A New Maine Payroll Tax to Fund Family Leave

Co-authored by Stanley Rose

Among other legislation related to the State’s budget negotiations, SP 800/LD 1964 was signed into law recently by Maine Governor Janet Mills. It (1) created a mandatory, new, government-run family leave program, and (2) imposes a new tax on many employers and employees to fund the new program. In doing so, Maine joins around a dozen other states in offering such plans, but appears to surpass them in terms of the plan’s generosity. Other states’ programs, bordering state New Hampshire’s for instance, are voluntary and were implemented without creation of a new tax.

There are a number of features of this new tax and the plan it will fund that are not yet known, because the legislation leaves many of the details to the Department of Labor (“DOL”) to develop via administrative rules, and that process has not yet been completed. Here is what we know:

Who does the legislation apply to?

The legislation applies, directly or indirectly, to nearly every employer in the state (including the state government itself, but excluding the federal government). Employees are covered once they have earned at least 6 times the state’s average weekly wage during the 4-quarter period prior to the program’s plan year. The average weekly wage currently is approximately $1,000, meaning employees that reach around $6,000 in wages in the previous year must be covered.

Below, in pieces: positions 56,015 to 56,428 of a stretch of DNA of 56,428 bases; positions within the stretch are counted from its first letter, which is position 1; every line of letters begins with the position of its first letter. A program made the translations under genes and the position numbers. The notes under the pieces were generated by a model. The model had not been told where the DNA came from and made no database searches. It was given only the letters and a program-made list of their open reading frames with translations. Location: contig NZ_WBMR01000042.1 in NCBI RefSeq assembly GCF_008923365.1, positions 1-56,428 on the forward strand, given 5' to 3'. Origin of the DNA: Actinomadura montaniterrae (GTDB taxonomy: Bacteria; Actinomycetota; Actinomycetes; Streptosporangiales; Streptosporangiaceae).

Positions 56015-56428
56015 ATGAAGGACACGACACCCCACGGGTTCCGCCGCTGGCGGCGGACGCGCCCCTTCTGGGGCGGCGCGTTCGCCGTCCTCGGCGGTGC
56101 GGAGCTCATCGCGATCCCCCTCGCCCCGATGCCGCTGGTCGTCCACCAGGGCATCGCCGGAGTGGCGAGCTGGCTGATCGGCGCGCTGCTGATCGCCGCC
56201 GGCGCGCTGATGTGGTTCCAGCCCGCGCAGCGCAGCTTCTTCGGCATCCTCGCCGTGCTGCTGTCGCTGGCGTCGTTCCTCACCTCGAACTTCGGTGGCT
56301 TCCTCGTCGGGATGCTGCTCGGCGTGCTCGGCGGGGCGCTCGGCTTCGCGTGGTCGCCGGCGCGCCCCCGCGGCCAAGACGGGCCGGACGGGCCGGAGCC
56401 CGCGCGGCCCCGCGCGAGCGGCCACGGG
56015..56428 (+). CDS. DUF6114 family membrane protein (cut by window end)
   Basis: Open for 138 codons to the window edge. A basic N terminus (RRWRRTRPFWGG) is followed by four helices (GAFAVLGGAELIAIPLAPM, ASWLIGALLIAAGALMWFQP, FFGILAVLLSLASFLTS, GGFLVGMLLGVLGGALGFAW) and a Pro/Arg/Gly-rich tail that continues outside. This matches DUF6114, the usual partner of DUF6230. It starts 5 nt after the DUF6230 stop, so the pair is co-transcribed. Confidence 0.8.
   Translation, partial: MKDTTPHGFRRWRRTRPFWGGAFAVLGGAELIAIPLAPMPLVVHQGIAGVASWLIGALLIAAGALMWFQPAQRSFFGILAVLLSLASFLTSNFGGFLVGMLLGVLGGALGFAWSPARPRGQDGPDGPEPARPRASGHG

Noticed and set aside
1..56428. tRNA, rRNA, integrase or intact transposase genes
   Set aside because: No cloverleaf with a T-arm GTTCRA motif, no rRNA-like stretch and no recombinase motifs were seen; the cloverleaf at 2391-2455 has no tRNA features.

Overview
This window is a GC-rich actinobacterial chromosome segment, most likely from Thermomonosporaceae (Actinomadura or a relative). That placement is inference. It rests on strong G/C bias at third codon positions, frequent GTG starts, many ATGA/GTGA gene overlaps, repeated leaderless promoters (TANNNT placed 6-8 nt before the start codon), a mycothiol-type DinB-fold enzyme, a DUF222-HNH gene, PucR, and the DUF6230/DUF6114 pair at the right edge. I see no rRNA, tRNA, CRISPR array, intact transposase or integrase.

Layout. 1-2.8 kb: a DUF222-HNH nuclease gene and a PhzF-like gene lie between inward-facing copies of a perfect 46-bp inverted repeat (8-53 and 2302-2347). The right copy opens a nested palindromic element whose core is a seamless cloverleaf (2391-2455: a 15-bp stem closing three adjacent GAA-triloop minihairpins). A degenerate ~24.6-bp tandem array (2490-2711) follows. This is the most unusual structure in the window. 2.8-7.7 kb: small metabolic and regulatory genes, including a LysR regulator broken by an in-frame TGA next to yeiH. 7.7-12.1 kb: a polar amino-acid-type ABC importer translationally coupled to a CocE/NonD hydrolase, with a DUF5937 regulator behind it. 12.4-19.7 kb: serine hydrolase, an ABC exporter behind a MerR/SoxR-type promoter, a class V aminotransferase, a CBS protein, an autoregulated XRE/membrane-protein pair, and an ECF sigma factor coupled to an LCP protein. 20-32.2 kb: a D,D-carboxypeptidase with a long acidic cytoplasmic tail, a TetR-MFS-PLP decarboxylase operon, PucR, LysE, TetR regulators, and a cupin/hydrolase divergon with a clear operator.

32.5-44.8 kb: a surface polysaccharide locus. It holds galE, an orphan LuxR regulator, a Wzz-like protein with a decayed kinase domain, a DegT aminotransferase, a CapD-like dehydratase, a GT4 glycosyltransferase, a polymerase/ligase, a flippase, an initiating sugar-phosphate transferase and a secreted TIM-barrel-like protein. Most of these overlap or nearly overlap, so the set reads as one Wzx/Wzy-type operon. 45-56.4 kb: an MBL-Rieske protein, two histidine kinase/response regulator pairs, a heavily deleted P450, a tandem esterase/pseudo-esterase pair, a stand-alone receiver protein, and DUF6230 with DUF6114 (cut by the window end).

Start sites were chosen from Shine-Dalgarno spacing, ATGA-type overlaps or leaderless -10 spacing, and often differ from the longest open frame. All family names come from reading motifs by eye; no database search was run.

The law divides employers into three categories, each with their own responsibilities regarding provision of family leave benefits for their employees:

  1. Employers who offer (or will offer) a private family leave program to their employees, with terms comparable to those in the state-run program, as ascertained and approved by the DOL,
  2. Employers without a private program, who employ 15 or more employees, and
  3. Employers without a private program, who employ fewer than 15 employees. (This includes self-employed individuals.)

How is the plan funded? What does it cost, and when does it begin?

The plan is paid for by a tax of 1% of wages, not including bonuses. (Technically the legislation provides that the tax may be “not more than” 1%, but few expect to see the finalized rules that call for less than 1%.) Premiums are payable quarterly, and withholding first applies to wages paid beginning January 1, 2025. The premiums are subject to annual increases beginning in 2028. However, rather than a cost of living increase, the DOL will increase the tax to a level equal to 140% of the prior year claims plus 100% of the program’s administrative costs.

Although funding begins a year earlier, employees must wait until 2026 to file claims and receive benefits under the program.

Employers’ specific withholding and funding responsibilities depend on their placement within the categories described above:

  1. Employers who offer DOL-approved private family leave programs of their own are not required to remit “premiums” (the new tax created by the new legislation). The rules that the DOL will create may, however, require employers to enhance their existing plans if they want to be exempt from the funding requirements of the new state-run program.
  2. Employers without an approved private plan who employ 15 or more employees must remit a tax of 1% of employees’ wages to the state, representing the full amount of the plan’s premium. At the employer’s discretion, up to half of that 1% may be withheld from the employee’s wages, with the other half funded by the employer. (In other words, the full amount of the premium is due to the state, and the employer and employee split the cost of the premiums.)